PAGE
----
The city of Duluth soon may have a new ally in the battle to slash its greenhouse gas emissions.

The Duluth City Council will consider an ordinance on March 11 that would lead to the formation of an energy plan commission tasked with keeping the city on track to reduce the amount of carbon dioxide it generates by 80 percent by 2050.

Mayor Emily Larson announced that ambitious goal in her State of the City address a couple of years ago. But she acknowledged the task will transcend her tenure.

“If there is a change of administration, you could lose this emphasis,” said Larson, adding that she doesn’t want to see the effort wane, regardless of who succeeds her as mayor.

“So, this is really building into the ethic and value of the city organization that we are going to have this mission,” she said.

The proposed commission would help guide the effort to shrink the city’s carbon footprint and would put together an annual report to track its progress.

“If a future mayor or council no longer wants to have this commission, they would need to decommission it, which I think would be making a significant statement outside of the current commitment we have,” Larson said.

She suggested the political risks of walking away from the stated goal could be considerable, particularly as the evidence of global warming mounts.

“You’d be dismantling our commitment to climate and dismantling our commitment to energy conservation,” Larson said.

Progress made

For her part, Larson pledged to cut the city of Duluth’s greenhouse gas emissions by 15 percent during her first term, which ends in 2020. Larson has not yet announced whether she will seek a second term.

Alex Jackson, energy coordinator for the city of Duluth, said Larson is well on track to keep her promise. He said the biggest single stride the city has made toward reducing its carbon footprint under Larson’s leadership was a steam plant conversion that allowed the facility to cut its consumption of coal. That fuel has been largely supplanted by natural gas for most of the year, a move that trimmed Duluth’s greenhouse gas emissions by 10 percent.

The steam plant now is seeking permits to replace the coal it still burns in cold-weather months with a new biofuel. If that conversion proves successful, Jackson said the facility could eliminate its use of coal, although it would continue to supplement its operations with natural gas.

“It would take us from being 100 percent reliant on fossil fuels and cuts us to 50 percent reliant on fossil fuels for the district heating system essentially in the course of 1½  to 2 years,” he said.

Jackson pointed to additional steps the city has taken to reduce its energy use, including the replacement of old lighting with more efficient LED fixtures, installing solar panels and charging stations at a parking facility in Canal Park and efforts to evaluate and improve the building envelopes of city-owned structures.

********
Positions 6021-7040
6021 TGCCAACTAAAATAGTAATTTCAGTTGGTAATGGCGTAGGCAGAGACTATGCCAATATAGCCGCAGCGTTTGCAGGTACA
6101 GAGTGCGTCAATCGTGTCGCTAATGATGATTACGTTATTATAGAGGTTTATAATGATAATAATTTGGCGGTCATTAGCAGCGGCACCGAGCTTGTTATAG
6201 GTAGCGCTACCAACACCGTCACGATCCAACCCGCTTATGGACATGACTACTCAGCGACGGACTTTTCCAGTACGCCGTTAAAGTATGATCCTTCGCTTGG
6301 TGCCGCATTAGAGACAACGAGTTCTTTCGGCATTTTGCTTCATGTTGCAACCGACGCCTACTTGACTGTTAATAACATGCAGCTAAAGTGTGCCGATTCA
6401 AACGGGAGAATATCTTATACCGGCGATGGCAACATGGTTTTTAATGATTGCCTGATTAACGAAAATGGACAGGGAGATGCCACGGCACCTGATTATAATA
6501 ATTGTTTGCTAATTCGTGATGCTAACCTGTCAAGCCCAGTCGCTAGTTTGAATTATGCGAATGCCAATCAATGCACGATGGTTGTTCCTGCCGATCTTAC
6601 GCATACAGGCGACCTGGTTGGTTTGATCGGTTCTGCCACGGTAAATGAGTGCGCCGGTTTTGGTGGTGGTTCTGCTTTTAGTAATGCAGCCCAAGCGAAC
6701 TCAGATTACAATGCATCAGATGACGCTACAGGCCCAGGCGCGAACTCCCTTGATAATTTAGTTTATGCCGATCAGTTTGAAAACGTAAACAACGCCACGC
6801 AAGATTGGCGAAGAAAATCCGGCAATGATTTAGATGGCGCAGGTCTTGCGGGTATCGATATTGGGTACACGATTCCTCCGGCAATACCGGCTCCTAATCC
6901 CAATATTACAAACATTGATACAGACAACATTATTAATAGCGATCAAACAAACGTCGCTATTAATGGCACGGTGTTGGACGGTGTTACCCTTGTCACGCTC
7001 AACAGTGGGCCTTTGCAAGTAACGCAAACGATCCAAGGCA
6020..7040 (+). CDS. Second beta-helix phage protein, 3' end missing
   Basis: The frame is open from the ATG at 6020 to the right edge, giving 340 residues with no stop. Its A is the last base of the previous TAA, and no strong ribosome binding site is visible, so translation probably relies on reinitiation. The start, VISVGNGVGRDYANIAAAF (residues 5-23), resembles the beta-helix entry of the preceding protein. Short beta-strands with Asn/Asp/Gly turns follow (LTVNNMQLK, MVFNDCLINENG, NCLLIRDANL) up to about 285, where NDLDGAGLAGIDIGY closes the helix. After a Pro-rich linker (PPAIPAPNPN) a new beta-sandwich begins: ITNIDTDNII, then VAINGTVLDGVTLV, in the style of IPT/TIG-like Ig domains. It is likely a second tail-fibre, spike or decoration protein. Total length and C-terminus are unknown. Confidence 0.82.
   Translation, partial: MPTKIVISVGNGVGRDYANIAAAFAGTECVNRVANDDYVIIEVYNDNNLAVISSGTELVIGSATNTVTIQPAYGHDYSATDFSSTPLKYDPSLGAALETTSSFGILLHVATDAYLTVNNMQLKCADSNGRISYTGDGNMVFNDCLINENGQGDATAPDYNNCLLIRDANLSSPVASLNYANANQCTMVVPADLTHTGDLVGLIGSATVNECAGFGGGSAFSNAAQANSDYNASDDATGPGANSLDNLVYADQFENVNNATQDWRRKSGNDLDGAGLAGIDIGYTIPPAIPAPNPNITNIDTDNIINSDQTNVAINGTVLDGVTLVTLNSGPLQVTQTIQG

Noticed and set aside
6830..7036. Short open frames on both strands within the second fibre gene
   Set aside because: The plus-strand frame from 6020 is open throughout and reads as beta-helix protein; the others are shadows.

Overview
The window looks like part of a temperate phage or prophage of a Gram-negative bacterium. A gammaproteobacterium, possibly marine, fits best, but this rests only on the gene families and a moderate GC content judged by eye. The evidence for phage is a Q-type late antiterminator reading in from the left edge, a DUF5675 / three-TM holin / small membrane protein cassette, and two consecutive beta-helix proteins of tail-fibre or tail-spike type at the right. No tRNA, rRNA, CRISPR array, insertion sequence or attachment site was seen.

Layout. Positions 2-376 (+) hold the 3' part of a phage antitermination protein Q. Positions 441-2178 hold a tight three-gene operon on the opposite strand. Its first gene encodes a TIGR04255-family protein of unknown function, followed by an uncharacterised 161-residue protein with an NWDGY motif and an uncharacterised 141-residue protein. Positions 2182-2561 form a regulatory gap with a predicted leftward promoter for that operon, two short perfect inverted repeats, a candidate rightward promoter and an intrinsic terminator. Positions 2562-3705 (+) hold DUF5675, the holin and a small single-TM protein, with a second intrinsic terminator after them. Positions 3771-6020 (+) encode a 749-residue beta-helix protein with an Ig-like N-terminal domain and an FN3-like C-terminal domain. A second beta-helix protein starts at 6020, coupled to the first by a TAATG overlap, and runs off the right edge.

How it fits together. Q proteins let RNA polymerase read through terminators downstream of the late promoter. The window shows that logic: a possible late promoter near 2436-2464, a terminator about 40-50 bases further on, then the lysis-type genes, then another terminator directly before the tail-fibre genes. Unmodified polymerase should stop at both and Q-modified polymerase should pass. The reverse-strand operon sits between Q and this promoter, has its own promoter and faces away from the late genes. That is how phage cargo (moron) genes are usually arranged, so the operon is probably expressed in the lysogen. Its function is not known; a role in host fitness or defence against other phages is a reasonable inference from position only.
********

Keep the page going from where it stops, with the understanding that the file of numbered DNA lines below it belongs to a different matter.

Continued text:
Duluth also has invested in a community solar garden - a move that was expected to save $80,000, but Jackson said it actually has cut $90,000 from the city’s electric bills since 2018.

More to do

Additional projects are on the horizon for Duluth. One of the largest involves the replacement of steam pipes that currently run below Superior Street with a more efficient closed-loop hot water heating system to serve the downtown corridor. Jackson said that project could cut emissions from the district heating facility by another 20 percent.

Perhaps it’s no surprise that so much of the city’s attention has been focused on the steam plant, since it accounted for 75 percent of Duluth’s greenhouse gas emissions in 2008, the last year the city underwent a comprehensive analysis. That same year will be used as a baseline against which Duluth will measure future progress toward its goal.

Larson also said she aims to target the water system, which consumes more electricity than any other city infrastructure.

“It takes an enormous amount of energy to bring water all the way up the hill and to pump it everywhere it needs to go. That is our single-largest use of energy, and there are certain mechanics that need to be in place for those pumps to work, because we’re a very hilly city,” she said.

A German graduate engineering student conducted an analysis of the city’s waterworks in 2017 and put together a proposal for a hybrid energy system that could be used to operate the Lakewood water treatment center and pumphouse at the heart of Duluth’s system. That proposed system could operate with solar power and an advanced battery assist, along with a diesel backup generator.

The cost of such a setup could run from $5 million to $6 million, with an anticipated payback timeline of about 18 years. But Jackson said the city has put out a request for proposals to explore whether any entity would be interested in fronting the money for the system in return for a long-term contract with the city.

With such projects waiting in the wings, Larson expressed confidence Duluth will meet its goal.

“To be honest, 80 percent by 2050, that’s pretty conservative. I actually believe we will get there before 2050,” she said.

For now, the initiative is focused solely on the city’s carbon footprint, but Larson said the effort could expand.

“Ideally I would love to see that grow into a community commitment. But I also know that we, as a city, can get our house in order and move forward and achieve these goals,” she said.

“It’s easier to start a conversation when you can say, ‘We’ve done it. We’ve got this plan, and we’re on the way. We can talk with you about how to achieve something similar,’” she said.

Larson said she looks forward to making appointments to the proposed seven-member energy plan commission - a group of volunteers that the city will turn to for guidance.

“We want people who can sit down, look at our goals, help us achieve them, map out how far we’re getting and where do we need to go,” she said.